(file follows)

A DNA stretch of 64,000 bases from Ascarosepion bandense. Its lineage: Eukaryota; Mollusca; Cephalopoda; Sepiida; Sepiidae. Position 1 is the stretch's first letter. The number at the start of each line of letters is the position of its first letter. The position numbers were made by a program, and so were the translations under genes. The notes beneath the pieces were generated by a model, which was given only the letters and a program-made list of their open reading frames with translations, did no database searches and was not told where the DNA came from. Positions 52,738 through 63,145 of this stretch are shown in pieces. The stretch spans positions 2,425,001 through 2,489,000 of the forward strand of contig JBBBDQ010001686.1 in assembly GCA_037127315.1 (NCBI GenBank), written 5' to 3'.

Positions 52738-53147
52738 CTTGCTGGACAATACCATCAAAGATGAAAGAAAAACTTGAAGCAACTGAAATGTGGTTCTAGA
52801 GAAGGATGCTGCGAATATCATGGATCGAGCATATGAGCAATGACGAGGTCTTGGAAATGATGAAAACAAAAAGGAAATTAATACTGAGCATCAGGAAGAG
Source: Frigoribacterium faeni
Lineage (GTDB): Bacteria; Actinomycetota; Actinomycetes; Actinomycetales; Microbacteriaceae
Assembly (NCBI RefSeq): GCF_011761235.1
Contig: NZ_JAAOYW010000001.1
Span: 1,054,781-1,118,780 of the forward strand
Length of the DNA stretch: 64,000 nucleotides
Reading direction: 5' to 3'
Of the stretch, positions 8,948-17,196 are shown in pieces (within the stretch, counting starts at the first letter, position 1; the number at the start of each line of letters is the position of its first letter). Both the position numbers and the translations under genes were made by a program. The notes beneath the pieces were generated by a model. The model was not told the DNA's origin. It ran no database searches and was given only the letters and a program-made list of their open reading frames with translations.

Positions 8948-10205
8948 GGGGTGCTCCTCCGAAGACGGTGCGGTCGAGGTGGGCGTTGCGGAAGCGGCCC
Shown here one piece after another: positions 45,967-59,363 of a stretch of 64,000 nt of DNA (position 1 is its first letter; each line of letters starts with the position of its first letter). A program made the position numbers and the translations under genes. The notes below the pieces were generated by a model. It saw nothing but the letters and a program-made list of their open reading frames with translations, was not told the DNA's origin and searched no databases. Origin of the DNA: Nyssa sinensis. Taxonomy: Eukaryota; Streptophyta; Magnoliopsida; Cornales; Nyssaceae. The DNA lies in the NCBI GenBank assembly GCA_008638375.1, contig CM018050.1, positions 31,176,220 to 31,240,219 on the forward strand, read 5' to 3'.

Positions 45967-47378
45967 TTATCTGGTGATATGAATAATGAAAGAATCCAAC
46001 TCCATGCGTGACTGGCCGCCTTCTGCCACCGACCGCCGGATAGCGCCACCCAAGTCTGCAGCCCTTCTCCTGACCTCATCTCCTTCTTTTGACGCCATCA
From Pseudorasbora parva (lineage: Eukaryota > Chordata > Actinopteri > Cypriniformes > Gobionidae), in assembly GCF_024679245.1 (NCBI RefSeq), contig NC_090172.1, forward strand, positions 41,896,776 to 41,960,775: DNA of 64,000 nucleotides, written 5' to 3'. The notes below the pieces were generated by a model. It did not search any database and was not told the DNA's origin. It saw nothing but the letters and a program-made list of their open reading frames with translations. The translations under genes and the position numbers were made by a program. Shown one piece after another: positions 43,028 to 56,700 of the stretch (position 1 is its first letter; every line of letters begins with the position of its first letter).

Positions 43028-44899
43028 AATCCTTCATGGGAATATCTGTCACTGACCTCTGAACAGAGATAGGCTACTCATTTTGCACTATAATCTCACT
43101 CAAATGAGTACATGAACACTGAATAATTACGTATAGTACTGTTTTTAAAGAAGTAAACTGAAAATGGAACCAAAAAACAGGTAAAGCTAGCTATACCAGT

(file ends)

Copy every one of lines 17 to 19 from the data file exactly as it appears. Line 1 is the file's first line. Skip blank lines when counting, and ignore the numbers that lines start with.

45967 TTATCTGGTGATATGAATAATGAAAGAATCCAAC
46001 TCCATGCGTGACTGGCCGCCTTCTGCCACCGACCGCCGGATAGCGCCACCCAAGTCTGCAGCCCTTCTCCTGACCTCATCTCCTTCTTTTGACGCCATCA
From Pseudorasbora parva (lineage: Eukaryota > Chordata > Actinopteri > Cypriniformes > Gobionidae), in assembly GCF_024679245.1 (NCBI RefSeq), contig NC_090172.1, forward strand, positions 41,896,776 to 41,960,775: DNA of 64,000 nucleotides, written 5' to 3'. The notes below the pieces were generated by a model. It did not search any database and was not told the DNA's origin. It saw nothing but the letters and a program-made list of their open reading frames with translations. The translations under genes and the position numbers were made by a program. Shown one piece after another: positions 43,028 to 56,700 of the stretch (position 1 is its first letter; every line of letters begins with the position of its first letter).